Tuesday, April 11, 2017

Let's lighten up on the fangirling of "celebrity" converts

The Church brings people home to Orthodoxy throughout the year. At times these people are "famous." There is a rather unwholesome spectacle often made of these moments that (if you'll forgive a personal opinion) needs to be tamped down a bit. For one, God delights in every soul brought to Him regardless of what they do for a living or what their Nielsen rating is. TV stars, radio personalities, movie actors, garbage truck drivers, Sleep Master mattress salesmen, et al. are all cause for celebration but they are also honestly just on the start of a long process of ascetic struggle. What they need is prayers, not plaudits.

Honestly, as someone who has been an avid listener to Ancient Faith Radio podcasts, Orthodox Youtube series, and other such media I can attest to how we seem to give near adulation to our clergy only to see them flame out spectacularly in a way that is destructive to the people who have elevated these personalities to unrealistic heights. We aren't a church of televangelists and for good reason.

Can we acknowledge the joy we feel at someone we know (whether personally or as a media personality) joining the Body of Christ? By all means. But we should do so understanding that Jesus commands nothing short of complete conversion and this is not an easy process nor one that everyone who starts to "run the race" finishes with the "imperishable crown." Let's take the fangirling down a notch for their sakes and our own alike.


  1. If you want to squeeze everything you can out of a convert, get 'em while they're hot, as one priest I knew put it (derisively, mind you.) It's a short-term strategy that bets enough will be gotten out of them that we get more short-termers to replace them and get a few long-termers out of it, too. Converts are like souffles: you have to cook them just right, otherwise they either fall or never rise.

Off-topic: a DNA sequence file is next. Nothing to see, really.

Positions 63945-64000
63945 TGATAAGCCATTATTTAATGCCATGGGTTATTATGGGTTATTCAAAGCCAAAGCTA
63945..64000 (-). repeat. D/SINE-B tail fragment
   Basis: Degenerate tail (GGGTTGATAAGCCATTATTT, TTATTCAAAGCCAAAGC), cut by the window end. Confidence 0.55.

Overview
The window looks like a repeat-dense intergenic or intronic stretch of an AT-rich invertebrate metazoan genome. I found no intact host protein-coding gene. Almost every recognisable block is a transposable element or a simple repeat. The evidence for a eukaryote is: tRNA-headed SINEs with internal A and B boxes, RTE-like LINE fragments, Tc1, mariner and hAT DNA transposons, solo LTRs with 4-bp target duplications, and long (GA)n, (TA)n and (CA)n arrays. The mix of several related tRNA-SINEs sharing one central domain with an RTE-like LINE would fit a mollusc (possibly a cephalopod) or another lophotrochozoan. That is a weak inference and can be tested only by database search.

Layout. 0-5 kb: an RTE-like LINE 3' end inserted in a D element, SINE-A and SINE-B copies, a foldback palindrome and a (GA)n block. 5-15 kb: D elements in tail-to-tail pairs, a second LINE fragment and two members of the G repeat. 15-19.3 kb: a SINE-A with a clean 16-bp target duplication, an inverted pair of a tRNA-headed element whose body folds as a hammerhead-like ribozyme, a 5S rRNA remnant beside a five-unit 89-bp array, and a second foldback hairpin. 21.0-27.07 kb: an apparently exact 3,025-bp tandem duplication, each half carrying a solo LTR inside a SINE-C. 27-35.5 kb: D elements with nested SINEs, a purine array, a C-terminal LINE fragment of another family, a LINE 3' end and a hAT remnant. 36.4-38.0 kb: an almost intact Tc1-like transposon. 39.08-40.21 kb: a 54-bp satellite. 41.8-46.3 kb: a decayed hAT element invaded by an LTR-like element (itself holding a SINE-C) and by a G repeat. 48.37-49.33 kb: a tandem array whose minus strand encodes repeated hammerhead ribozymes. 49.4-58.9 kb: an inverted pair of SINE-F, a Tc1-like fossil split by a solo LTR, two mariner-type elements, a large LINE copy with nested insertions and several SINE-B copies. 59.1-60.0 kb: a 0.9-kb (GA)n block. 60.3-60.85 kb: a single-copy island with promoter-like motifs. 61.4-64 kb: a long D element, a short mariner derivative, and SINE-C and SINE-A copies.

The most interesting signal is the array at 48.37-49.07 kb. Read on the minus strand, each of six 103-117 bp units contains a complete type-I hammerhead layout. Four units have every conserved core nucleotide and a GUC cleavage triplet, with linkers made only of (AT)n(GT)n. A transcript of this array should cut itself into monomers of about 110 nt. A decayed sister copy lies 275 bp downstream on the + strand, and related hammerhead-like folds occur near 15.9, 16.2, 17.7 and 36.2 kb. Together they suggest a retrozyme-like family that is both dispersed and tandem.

2. Your second paragraph: I'm glad someone with a voice has said it. Lately, this has been really bugging me. I'm glad we have more books coming out and I'm glad we have things like AFR, but it's starting to worry me. I'm seeing things that remind me of Protestant media with things like "If you donate, you'll get this free gift!" This just doesn't sit right with me.

    Seeing websites of some of these people (clergy and non-clergy) talking about how they're available for talks with prices and such seems to me like we're starting to turn the Church and its ministries into a show.

    We need to back off the personality cults that are developing. And while some have a knack for public speaking or writing and that's a great thing, I fear we're losing humility and remembering why we're doing this. It wasn't that long ago that if someone was invited to speak, it was with humility that they accepted. Now, it's advertised everywhere.

    AFR and the presses and those writing the books are something we desperately need (and something I aspire to), but humility needs to be forefront and we have got to get away from this televangelist mindset that's starting to creep in. But, if you send me a donation, I'll be glad to send a free gift!

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  4. Great post ! Totally agree. I was a bit put off that someone actually made a Facebook page (which I received an invitation to ; I declined) so that Orthodox folks could post messages of affirmation and "Many Years!" to Hank Hanegraaff (the "Bible Answer Man") who has recently been received into the Church. Well, don't get me wrong , I'm happy for Hank and his wife and kids who have found the Church , that's great for them , but c'mon now ... this is the type of "fangirly" stuff I think you're referring to. Where are the "Welcome and Many Years !" Facebook pages for the non-celebrity converts received into the Church this week and year around ? Are they of less value ?